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|Format: DRM Protected ePub|
Publication Date: 2016
Discover a new understanding of Kierkegaards thought and his life, a story filled with romance, betrayal, humor, and riots.
Kierkegaard, like Einstein and Freud, is one of those geniuses whose ideas permeate the culture and shape our world even when relatively few people have read their works. That lack of familiarity with the real Kierkegaard is about to change.
This lucid new biography by scholar Stephen Backhouse presents the genius as well as the acutely sensitive man behind the brilliant books. Scholarly and accessible, Kierkegaard: A Single Life introduces his many guisesthe thinker, the lover, the recluse, the writer, the controversialistin prose so compelling it reads like a novel.
One chapter examines Kierkegaards influence on our greatest cultural iconsKafka, Barth, Bonhoeffer, Camus, and Martin Luther King Jr., to name only a few. A useful appendix presents an overview of each of Kierkegaards works, for the scholar and lay reader alike.
Stephen Backhouse is the Lecturer in Social and Political Theology at Mellitus College, London. He has published a number of critically well-received books and articles on religion, history, and Kierkegaard, from the popular Compact Guide to Christian History for Lion through to the academic Kierkegaards Critique of Christian Nationalism for Oxford University Press.
Jon Coutts5 Stars Out Of 5Riveting Biography and Helpful Book OverviewsAugust 22, 2016Jon CouttsQuality: 0Value: 0Meets Expectations: 0This brand new biography of Sren Kierkegaard by Stephen Backhouse came to our door on Friday and I devoured it by Sunday night. It is immensely informative, insightful, and readable.
Rather than duplicate the denser intellectual biographies that already exist (on one hand), or offer up the life's story without reference to it's work (on the other), Backhouse gives us Kierkegaard in two parts: a telling of his story and an overview of his works. The first reads like a gripping novel, the second opens up inviting windows into texts both famous and unknown.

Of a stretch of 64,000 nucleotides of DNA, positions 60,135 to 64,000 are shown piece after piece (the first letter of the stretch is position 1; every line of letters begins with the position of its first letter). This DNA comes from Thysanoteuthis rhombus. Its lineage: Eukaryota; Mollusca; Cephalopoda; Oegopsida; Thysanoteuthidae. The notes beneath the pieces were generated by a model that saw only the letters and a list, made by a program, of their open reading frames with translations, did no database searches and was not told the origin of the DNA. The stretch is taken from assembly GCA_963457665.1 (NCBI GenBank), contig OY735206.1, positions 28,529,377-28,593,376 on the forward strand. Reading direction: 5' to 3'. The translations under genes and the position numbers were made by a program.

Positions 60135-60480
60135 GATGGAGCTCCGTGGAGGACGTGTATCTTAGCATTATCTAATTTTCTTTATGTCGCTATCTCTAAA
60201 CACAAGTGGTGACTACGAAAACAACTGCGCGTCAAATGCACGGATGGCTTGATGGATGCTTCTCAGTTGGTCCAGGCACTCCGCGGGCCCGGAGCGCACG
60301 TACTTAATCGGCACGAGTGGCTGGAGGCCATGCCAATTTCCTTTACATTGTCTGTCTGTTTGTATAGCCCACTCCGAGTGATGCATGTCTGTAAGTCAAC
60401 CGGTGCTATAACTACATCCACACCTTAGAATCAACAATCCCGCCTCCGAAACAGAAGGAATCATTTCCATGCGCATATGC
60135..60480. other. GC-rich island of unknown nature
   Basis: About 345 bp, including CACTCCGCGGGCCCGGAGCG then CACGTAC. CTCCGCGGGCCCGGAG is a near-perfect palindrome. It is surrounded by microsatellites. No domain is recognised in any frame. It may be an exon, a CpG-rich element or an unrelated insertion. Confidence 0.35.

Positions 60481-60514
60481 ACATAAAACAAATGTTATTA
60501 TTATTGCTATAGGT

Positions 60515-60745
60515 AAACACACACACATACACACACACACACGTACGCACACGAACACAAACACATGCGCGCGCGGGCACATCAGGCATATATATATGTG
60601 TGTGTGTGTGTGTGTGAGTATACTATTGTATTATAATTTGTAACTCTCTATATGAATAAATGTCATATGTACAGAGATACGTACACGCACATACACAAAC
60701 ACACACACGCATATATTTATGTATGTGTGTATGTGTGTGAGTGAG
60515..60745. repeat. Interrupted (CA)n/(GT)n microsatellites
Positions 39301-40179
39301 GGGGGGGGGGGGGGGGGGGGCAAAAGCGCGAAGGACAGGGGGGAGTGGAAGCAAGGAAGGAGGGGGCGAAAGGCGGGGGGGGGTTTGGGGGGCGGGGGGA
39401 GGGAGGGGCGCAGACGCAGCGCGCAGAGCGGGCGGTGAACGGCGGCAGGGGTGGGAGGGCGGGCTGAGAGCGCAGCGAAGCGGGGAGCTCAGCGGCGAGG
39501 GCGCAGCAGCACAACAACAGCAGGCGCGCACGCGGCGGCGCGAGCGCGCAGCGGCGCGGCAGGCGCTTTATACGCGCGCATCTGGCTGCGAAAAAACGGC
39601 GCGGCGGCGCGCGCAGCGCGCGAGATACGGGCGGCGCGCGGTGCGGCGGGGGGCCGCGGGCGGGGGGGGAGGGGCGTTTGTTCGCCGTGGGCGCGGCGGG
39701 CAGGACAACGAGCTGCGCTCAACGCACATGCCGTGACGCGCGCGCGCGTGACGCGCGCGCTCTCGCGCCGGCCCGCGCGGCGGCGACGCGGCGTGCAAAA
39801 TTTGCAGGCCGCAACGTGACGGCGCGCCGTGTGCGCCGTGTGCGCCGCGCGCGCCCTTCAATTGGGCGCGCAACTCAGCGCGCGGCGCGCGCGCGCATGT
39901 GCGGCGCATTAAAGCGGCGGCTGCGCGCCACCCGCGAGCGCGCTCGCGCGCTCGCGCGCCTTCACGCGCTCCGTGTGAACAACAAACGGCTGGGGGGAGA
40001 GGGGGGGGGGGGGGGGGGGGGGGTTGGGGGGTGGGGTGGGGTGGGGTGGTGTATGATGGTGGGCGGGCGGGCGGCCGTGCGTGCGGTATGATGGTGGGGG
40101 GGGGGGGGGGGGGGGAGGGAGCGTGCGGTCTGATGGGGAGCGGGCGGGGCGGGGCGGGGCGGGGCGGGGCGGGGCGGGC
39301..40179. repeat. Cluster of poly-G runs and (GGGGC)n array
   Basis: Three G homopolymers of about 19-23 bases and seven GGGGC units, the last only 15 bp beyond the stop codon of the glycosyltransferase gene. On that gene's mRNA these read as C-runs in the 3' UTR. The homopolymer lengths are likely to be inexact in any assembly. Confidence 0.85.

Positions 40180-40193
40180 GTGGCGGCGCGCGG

The 211-page 'life of Kierkegaard' which makes up the bulk of the book is nothing short of riveting. (And for those who wish to just do some beach reading, it could be happily left at that). The research that stands behind it is impeccable. Not only does Backhouse have a command of Kierkegaard's thought and of his historical context, he has also scoured the journals of Sren and his peers in order to give us a view of his life from inside-out and outside-in. This is sewn together not like a patchwork quilt or a dry historical treatise but almost like a psychological thriller. (Okay, 'thriller' might be too strong a word, but the drama of Sren's inner and public life is pretty intense).
Kierkegaard seems to have been hounded controversy. Just when it lets up he chases it again. One simultaneously admires his resolve and cringes at the pain he puts himself (and others) through. Backhouse gives a sympathetic account that does not cover up Soren's faults and quirks, but puts them in perspective and (thanks to his journals) reveals in them an intent that is better than many might have guessed. It would be easy to write Kierkegaard off as a controversialist, but through this insightful biography we see him as lovingly restrained given the burning of his conviction, the sincerity of his confession, and the sharpness of his vision.
Even though Backhouse highlights the work Kierkegaard was doing as it occurs in his life, I was thankful for the 54 page overview of his publications which rounds out the book. The pithy summaries have focused my understanding of books I have read, and given me a concise encapsulation of books which (let's face it) I probably never will.
More than that, Backhouse has put some books on my radar which need to go high on the reading list not just because they seem interesting, but because the thoughts expressed in them seem as important and challenging as ever.
What comes to life in this book is not just the person of Sren Kierkegaard but the ethos of nineteenth century Copenhagen and its churches as wellan ethos not far off from our own. Read against the vividly painted backdrop of his context, one cannot help but feel Kierkegaard's work coming into clearer focus and still having lots to say.
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